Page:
Fit testing for the use of respirators
A respirator cannot protect the user from contaminants and hazardous substances if it does not fit his or her face properly. In order for the respirator to work correctly, there must be an adequate match between a respirator wearer’s face and the respirator. Because of that, respirator manufacturers normally offer facepieces in a variety of makes, sizes, styles and models.
As there are several types of respirators an employee might use during his activities, some of those types have to form a tight seal between the face or neck to function adequately. Those are called tight-fitting respirators. In that case, anything that interferes with the seal can cause a leak of contaminants into the breathing zone, thus compromising the worker’s safety and health. Therefore, identifying the make, type, style and size of respirator best suited for a certain employee is crucial before its use. This process is called fit test, and it is required by the Occupational Safety and Health Administration to all industries that use respirators.
According to OSHA, a “fit test” tests the seal between a respirator and a worker’s face. And for this purpose, there are two types of fit tests: qualitative fit testing and quantitative fit testing.
Qualitative fit testing is a method that relies on the sense of smell and taste, or the reaction to an irritant substance to detect a leakage into the breathing area of the respirator. There are four substances that can be used to qualitatively fit test a worker: isoamyl acetate (banana smell), bitrex (bitter taste in mouth), saccharin (sweet taste in mouth), and irritant smoke (causes coughing). Qualitative fit testing is usually performed for respirators that just cover the mouth and nose, also called half-mask respirators. On the other hand, quantitative fit testing measures the actual amount of a leaked substance with the use of a special machine that is connected to the facepiece by a probe and a hose. The accepted methods by OSHA to perform a quantitative fit test are: generated aerosol, ambient aerosol, and controlled negative pressure. In contrast to qualitative fit tests, quantitative fit tests can be used for any type of tight-fitting respirator. Both type of tests’ protocols are described in OSHA’s Appendix A to 1910.134.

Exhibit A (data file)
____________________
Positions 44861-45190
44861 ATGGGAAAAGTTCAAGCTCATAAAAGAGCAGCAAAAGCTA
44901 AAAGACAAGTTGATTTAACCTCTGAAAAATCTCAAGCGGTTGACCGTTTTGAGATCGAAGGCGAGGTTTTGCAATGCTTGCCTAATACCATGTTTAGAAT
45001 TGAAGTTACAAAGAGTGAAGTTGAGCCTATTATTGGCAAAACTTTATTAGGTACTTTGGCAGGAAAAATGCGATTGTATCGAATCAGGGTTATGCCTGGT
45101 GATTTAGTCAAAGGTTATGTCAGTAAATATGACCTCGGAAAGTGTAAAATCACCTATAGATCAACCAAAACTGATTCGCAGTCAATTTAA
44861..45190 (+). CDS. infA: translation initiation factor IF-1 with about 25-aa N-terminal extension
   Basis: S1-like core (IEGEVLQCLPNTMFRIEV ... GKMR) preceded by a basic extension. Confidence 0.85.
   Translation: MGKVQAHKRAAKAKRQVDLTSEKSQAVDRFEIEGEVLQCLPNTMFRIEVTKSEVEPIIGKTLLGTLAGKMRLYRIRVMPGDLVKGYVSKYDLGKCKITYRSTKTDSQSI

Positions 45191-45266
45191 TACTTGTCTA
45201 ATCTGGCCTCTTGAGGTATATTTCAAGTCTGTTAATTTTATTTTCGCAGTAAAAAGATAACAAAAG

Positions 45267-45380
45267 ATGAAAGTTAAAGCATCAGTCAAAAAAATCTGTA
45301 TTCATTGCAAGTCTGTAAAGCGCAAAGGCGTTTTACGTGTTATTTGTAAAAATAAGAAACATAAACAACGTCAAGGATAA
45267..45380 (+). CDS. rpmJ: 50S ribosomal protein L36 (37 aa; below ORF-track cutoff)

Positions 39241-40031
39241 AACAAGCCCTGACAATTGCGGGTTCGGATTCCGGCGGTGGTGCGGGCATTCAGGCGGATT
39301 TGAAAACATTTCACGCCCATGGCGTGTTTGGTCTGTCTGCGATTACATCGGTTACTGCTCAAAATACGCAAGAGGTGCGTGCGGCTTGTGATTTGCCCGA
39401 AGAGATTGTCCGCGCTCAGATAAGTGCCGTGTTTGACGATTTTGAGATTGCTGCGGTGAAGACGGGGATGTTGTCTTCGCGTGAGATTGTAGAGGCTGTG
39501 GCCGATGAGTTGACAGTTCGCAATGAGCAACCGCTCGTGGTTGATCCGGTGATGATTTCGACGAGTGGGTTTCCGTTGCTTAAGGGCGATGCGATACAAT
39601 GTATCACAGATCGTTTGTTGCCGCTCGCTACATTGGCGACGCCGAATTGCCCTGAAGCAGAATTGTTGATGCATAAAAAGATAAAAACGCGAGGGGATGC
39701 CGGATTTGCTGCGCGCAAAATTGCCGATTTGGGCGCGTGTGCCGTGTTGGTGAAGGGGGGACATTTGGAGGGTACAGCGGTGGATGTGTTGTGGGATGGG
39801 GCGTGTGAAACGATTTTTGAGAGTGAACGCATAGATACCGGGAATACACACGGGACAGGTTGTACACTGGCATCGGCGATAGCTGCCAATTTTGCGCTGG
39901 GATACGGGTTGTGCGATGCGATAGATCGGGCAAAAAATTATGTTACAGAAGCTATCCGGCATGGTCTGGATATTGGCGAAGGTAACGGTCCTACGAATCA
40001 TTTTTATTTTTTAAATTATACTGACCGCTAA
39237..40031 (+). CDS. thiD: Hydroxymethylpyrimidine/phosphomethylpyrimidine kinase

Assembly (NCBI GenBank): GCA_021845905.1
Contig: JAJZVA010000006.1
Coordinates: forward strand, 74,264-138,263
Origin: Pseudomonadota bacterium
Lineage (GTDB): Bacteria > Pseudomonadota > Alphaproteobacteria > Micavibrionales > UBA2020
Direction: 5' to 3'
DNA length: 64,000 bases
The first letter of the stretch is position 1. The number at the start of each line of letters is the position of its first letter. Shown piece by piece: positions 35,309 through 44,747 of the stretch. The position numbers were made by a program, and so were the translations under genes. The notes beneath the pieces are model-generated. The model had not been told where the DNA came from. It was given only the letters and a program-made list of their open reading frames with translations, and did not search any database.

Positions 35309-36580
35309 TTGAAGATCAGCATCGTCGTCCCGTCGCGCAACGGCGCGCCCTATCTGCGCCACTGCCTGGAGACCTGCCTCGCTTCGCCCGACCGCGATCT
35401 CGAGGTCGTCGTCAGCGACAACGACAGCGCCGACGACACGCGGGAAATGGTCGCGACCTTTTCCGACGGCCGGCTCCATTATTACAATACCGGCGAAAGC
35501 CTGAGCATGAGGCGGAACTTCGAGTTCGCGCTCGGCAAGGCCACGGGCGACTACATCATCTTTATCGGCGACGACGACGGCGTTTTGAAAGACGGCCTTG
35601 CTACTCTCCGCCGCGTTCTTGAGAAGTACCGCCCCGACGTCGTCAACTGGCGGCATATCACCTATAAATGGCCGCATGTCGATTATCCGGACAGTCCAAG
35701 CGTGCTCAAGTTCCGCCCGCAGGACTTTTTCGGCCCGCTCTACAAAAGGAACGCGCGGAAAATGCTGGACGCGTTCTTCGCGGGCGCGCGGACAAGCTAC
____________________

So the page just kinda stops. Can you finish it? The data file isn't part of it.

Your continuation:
Considerations before and after a fit test
Before wearing a respirator or being fit tested, the employer must medically evaluate all workers through a respirator clearance test in order to confirm that the employee has no health impediments for the proper use of a respirator. Prior to the actual fit test, the employee must be shown how to put on the respirator, position it on the face, set strap tension, and determine an acceptable fit. Once there is an acceptable fit, the employee needs to perform a seal check in order to confirm if the respirator is properly seated to the face or needs to be readjusted. In addition, if a worker needs to use prescribed glasses or any other protective equipment, such items must me worn during the fit test to check they do not interfere with the respirator’s fit.
Workers must be retested at least annually in order to be sure the respirator still fits correctly, since some changes in a person’s physical condition like weight change, facial surgeries, significant scarring in the area of the seal, or major dental work, might affect the seal between the user’s face and the respirator.
Last but not least, remember that not everyone can get a good fit with one specific respirator, so in case the respirator fails the test, you have to try other make, style, model or size until it fits you properly.